Mild weather warning for livestock producers

Mild spring temperatures mean that the need to vaccinate livestock against bluetongue is now “critical”, said Wales’ chief veterinary officer.

Dr Christianne Glossop issued the stark warning after temperatures hit 15˚C, a key temperature which is recognised to raise midge activity and enable the bluetongue virus to replicate.

“The mild conditions are perfect for bringing out midges and allowing the bluetongue virus to flourish. All susceptible animals are under increasing risk of infection, including those farmed in upland areas,” she said, adding that some farmers are playing a risky game by waiting until the disease is found closer to their own farm.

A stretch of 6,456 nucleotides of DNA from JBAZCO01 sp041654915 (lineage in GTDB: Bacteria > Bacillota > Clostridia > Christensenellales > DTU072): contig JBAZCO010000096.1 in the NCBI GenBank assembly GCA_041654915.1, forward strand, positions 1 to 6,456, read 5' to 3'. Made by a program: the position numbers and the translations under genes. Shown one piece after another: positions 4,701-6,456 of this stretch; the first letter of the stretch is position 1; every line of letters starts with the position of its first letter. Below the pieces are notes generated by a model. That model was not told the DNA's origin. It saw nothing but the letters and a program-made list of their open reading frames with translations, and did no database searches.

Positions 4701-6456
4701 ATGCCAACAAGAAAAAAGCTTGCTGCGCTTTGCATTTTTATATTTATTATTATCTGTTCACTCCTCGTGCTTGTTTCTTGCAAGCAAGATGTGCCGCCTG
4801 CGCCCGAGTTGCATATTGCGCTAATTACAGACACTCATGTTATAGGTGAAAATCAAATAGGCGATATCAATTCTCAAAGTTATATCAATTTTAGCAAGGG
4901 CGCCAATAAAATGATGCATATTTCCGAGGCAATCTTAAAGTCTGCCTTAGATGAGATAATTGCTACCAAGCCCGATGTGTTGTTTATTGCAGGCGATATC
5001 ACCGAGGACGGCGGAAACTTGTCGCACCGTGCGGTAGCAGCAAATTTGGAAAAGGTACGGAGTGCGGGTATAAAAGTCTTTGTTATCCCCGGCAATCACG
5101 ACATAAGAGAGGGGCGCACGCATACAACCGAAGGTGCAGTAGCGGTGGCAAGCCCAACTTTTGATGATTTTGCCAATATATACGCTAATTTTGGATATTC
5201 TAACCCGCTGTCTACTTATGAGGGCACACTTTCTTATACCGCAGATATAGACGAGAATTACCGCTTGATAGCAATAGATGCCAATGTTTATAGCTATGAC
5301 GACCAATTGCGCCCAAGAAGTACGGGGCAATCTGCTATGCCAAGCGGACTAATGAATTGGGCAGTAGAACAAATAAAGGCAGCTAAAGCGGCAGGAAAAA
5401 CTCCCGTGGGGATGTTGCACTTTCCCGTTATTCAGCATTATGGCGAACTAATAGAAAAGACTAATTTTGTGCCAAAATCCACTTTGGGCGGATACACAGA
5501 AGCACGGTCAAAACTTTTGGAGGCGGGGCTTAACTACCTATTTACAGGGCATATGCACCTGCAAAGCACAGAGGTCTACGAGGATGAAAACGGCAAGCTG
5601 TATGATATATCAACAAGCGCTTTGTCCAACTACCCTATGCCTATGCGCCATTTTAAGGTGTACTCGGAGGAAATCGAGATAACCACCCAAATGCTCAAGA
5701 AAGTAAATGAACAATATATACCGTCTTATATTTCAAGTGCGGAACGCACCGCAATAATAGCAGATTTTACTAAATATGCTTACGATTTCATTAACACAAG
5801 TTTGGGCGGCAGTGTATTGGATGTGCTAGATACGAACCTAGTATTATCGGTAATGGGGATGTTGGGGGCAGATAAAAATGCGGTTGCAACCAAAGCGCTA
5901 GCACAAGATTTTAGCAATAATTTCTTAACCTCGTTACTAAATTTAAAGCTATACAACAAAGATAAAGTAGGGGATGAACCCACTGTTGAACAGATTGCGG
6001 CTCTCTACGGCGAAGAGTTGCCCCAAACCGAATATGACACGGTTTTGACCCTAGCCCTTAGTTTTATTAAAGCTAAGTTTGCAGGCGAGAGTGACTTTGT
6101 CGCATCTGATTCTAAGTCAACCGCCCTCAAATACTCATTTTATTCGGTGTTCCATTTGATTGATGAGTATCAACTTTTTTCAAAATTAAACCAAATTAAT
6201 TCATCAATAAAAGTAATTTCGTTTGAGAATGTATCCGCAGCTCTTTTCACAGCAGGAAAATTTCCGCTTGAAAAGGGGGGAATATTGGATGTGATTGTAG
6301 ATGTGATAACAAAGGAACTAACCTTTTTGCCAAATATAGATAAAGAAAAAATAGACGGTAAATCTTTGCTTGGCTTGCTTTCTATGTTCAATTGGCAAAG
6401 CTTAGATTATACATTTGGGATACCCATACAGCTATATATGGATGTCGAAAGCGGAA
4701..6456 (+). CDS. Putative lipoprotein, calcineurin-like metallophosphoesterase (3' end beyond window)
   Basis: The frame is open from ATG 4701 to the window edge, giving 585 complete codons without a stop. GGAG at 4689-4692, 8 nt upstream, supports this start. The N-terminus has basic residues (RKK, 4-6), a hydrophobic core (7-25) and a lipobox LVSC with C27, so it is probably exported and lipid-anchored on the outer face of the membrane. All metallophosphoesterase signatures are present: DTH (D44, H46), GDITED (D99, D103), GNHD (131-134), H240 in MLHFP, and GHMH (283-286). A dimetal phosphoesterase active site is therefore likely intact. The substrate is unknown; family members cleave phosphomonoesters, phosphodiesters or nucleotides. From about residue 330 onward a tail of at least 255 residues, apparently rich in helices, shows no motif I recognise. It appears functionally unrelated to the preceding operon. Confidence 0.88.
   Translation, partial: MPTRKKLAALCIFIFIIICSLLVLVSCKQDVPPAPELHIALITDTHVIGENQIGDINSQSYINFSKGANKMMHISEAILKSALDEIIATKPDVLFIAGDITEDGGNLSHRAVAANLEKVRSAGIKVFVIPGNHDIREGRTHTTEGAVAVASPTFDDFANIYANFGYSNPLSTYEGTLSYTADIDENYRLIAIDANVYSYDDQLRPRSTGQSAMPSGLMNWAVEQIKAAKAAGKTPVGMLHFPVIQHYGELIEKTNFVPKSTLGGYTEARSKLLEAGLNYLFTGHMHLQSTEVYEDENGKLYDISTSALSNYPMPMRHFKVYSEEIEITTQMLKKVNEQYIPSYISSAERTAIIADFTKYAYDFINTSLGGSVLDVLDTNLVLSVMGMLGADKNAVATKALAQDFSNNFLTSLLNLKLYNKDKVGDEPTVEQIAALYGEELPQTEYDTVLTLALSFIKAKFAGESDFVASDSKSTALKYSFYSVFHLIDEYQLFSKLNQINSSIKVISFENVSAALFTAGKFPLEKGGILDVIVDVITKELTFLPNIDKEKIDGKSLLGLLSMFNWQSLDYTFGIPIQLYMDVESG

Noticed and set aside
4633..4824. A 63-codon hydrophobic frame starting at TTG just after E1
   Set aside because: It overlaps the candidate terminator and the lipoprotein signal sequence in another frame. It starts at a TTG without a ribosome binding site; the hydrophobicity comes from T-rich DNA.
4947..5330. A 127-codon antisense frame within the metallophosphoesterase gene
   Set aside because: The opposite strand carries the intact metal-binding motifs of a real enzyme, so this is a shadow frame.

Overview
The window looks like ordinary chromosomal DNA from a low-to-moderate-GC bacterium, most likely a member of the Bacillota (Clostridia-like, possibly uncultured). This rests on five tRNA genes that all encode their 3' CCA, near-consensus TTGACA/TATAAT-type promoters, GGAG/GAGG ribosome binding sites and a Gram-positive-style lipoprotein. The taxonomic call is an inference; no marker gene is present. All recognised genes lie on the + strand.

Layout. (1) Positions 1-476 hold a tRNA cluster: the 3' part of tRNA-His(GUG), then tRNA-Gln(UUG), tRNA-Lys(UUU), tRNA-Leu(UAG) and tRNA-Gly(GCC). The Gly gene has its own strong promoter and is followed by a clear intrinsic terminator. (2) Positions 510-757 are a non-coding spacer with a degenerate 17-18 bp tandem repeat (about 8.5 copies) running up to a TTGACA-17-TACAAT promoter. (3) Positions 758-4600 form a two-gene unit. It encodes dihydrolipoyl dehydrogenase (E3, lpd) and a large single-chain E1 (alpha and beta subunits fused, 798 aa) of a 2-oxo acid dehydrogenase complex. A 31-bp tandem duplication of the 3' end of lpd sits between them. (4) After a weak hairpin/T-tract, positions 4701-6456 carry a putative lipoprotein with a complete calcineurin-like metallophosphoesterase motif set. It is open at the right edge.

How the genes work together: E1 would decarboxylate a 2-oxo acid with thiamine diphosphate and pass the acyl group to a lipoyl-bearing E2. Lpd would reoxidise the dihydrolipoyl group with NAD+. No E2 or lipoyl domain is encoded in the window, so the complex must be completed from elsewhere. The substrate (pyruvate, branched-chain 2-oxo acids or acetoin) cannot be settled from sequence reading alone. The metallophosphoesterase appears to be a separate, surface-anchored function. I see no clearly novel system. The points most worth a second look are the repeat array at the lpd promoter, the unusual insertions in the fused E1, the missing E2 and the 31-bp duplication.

“I would remind these farmers that it takes three weeks after a completed course of vaccine (one dose for sheep, two for cattle) for an animal to have optimal immunity,” she said.

“The only sensible course of action, to protect the farming industry of Wales and prevent bluetongue from becoming endemic to this country, is to vaccinate now.”

Glossop warned that due to the “disappointingly low uptake” of the vaccine, stocks will not be underwritten by Government next year, which could affect the price of vaccine once existing stocks pass their expiry date.

“It makes financial sense to buy now at a guaranteed low price,” she said.